play video

13-year-old Rajan in rural Madhya Pradesh is determined to study. He takes a secret route to his school. This is his story.

We travelled for three hours on the dusty roads of Dhar district in Madhya Pradesh to reach Bandav village. As our vehicle arrives at the school, a group of excited children gather . We trip out, trying to adjust our eyes to the summer sun and are welcomed by muffled giggles and a ‘Namaste’ chorus.

At the insistence of the teacher Gopal Maliwad, an unruly line forms to introduce themselves to us. “Muskaan”. “Mahi”. “Bhuri”. “Bangu”. The tones alternate between loud, shy and laughing. The children aged between 8 and 14 are students of the Non-Residential School run for children who have dropped out of school.

We are here to meet these children and listen to their stories of how the school is changing their lives. During the day, we heard how Muskaan and Mahi didn’t want to come to school and now refuse to miss a day. We admire Bhuri’s colourful salwar kameez, and then come to know that her uniform is out for a wash. Bangu tells us a sad tale of how he escaped being a bonded labourer and loves school now.

Students at the Non-residential special transit schools are first generation learners.

However, we chose 13-year-old Rajan’s story today as it might bring a smile to your face, despite tinges of sadness.

Rajan gives us his best smile!

Brief note about these special schools:

Hand in Hand India runs 4 Non-Residential Special Transit Schools in Tamil Nadu and Madhya Pradesh. In Madhya Pradesh, the schools run in partnership with Humanium an organisation that supports child rights. The Tamil Nadu school is supported by Guardian India as a CSR Project. The schools are primarily meant for children of rural areas who either are too poor to attend school or whose parents are migrant labourers who could not afford schools. Children in rural India are engaged in household jobs, sold as bonded labourers or become part of their family’s farming practises. They are first generation learners.

Rajan’s routine was an unenviable one. He got up at 6 am and took the cattle out grazing. Many hours later, he would come back to a meagre mid-morning meal. His next task was to head to the brick kiln where he worked as a daily wage labourer. Coming back home, Rajan had more cattle duties to attend to. The young boy could only hit the pillow after such a strenuous day and wake up to yet another mundane day.

With nine siblings at home, Rajan never missed being with friends. “We try to eat together and share jokes, laugh together. I love my siblings”, says Rajan. The downside of this large family was that everyone had to contribute to the family income. Rajan’s mother worked as a seasonal labourer while his other siblings worked in mines or brick kilns around the house.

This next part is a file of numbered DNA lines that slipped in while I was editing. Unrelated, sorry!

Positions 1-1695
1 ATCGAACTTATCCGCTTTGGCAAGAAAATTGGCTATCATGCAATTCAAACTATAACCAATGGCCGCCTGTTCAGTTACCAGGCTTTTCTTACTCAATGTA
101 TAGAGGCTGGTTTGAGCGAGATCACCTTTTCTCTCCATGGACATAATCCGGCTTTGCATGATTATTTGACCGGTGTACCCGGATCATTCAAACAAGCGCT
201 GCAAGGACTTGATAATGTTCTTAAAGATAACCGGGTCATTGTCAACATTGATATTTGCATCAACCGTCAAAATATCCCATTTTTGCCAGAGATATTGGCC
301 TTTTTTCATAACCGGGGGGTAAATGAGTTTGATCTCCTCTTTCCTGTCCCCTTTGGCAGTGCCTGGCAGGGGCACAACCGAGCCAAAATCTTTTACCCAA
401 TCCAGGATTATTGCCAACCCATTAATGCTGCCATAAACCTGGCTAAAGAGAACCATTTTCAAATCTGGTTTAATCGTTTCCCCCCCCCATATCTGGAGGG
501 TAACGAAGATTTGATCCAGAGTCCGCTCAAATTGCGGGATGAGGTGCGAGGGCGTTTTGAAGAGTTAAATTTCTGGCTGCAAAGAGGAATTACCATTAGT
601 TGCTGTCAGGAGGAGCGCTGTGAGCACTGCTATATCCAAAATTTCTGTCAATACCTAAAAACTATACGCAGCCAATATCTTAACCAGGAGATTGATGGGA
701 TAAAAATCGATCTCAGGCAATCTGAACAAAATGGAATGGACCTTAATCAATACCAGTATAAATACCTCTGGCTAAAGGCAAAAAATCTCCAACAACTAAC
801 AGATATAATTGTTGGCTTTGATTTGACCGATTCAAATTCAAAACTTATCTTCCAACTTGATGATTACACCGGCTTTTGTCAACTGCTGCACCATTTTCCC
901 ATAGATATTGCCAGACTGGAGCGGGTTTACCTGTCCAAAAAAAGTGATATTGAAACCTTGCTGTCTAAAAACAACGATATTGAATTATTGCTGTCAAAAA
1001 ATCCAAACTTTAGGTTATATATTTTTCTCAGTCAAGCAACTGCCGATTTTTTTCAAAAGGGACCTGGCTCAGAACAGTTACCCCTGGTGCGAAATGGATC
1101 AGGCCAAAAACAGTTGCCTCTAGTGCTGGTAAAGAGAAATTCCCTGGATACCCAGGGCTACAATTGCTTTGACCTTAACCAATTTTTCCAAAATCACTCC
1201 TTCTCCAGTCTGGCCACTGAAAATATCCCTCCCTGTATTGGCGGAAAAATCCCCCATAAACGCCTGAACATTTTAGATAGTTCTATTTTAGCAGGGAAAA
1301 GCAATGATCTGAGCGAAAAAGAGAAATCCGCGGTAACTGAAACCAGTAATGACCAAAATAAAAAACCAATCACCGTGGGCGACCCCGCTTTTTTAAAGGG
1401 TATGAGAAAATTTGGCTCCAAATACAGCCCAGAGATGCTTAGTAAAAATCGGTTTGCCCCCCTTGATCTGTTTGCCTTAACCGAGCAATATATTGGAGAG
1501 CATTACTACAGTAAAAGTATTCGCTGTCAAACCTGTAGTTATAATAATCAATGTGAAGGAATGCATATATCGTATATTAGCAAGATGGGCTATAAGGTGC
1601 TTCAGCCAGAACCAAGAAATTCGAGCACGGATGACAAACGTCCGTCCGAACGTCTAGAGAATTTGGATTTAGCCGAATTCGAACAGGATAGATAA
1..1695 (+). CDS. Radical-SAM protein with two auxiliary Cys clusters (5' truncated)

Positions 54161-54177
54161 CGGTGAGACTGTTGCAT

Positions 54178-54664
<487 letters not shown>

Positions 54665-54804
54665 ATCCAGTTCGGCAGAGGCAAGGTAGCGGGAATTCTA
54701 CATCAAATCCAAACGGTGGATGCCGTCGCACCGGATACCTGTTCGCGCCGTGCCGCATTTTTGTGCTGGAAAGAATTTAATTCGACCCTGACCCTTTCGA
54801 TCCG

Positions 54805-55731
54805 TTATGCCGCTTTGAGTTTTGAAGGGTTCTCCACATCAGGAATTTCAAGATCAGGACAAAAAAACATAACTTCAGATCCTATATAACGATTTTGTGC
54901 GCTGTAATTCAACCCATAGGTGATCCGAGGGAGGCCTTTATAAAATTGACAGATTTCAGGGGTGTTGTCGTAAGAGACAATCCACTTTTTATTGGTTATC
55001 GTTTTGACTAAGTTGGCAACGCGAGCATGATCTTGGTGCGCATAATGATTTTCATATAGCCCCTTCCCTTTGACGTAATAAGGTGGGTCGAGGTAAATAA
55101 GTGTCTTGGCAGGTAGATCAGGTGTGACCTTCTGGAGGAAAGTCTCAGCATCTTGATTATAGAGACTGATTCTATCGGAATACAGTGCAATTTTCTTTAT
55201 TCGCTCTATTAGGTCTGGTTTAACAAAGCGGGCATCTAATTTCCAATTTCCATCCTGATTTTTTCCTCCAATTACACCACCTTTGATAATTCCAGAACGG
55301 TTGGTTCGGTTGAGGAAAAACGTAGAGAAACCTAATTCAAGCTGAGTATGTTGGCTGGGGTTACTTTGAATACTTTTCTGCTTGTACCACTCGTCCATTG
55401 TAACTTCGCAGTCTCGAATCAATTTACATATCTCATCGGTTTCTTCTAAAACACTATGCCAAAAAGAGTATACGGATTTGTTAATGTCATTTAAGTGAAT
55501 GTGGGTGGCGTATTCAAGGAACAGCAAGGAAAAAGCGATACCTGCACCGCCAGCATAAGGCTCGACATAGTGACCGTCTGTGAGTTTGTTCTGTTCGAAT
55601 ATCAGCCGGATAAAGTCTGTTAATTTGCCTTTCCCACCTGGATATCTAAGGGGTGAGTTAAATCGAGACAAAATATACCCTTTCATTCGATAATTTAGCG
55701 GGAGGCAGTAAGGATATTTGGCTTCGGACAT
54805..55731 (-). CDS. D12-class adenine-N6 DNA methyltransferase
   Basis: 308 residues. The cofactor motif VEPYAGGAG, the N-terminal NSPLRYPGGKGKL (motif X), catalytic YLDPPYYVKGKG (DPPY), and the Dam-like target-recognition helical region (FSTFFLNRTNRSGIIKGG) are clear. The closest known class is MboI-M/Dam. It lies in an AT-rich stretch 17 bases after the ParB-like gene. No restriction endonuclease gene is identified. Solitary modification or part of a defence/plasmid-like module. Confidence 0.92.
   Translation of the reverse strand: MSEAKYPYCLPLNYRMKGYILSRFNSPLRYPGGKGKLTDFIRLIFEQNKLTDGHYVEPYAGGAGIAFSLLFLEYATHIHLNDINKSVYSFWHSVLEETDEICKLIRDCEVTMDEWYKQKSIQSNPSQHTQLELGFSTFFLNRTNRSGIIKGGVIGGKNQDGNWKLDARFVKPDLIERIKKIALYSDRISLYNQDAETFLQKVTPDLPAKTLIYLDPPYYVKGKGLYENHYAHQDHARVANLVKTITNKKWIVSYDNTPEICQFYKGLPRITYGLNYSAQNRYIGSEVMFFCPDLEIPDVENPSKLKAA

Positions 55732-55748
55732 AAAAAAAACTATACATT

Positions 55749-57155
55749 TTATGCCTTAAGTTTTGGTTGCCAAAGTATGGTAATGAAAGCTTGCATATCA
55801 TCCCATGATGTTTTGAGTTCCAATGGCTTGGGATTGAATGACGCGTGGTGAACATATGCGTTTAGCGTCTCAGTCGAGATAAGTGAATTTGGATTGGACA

School was not far from Rajan’s thoughts,

“When I am grazing cattle, I sometimes wonder what it would be like to study in school, wear a uniform and read books”.

This was a year ago.

Rajan was spotted one day by a Hand in Hand India social mobilising team, while he was grazing cattle. He was quite despondent when asked about wanting to attend school. He knew, his family situation would not permit him. The school’s teacher, Gopal Maliwad went out of his way to counsel the parents to send Rajan to school. But the answer was a resounding no!

Rajan was however not one to give up.

He devised a plan. A secret route to go to school. Without his parent’s knowledge.

In January 2018, Rajan started attending school. He tells us how he did that, “I found a route to school that will bypass my home and the brick kilns. I initially felt bad to skip grazing the cattle, but I did help on Sundays”.

His parents eventually did find out but realised how serious Rajan was about school and education. The smart uniform and the daily nutritious mid-day meal also helped do the trick of convincing them!

Children praying before their mid-day meal at school.

Rajan is elated, “They are proud of me. Their happiness knows no bounds when they realise I can read and write. I do help my father in grazing cattle on Sundays but studies occupy most of my time”.

The 20-odd children in the school we visited are all from different backgrounds, impoverished, abused or bonded labourers. One factor however bound them all together — that was the urge to learn. Rajan today reads books fluently and loves mathematics. His dreams big of building a bigger home for his family and giving his parents the comforts they don’t have now.

The class with teacher Gopal Maliwad, at one of the Non-residential schools in Dhar, Madhya Pradesh

Hand in Hand India works across India in the area of Child Labour Elimination. Running schools for first-generation rural learners in Tamil Nadu and Madhya Pradesh, Converting more than 1000 panchayats (groups of villages) into child-friendly ones are some of the things we do. So far we have sent more than 3 lakh children into mainstream schools.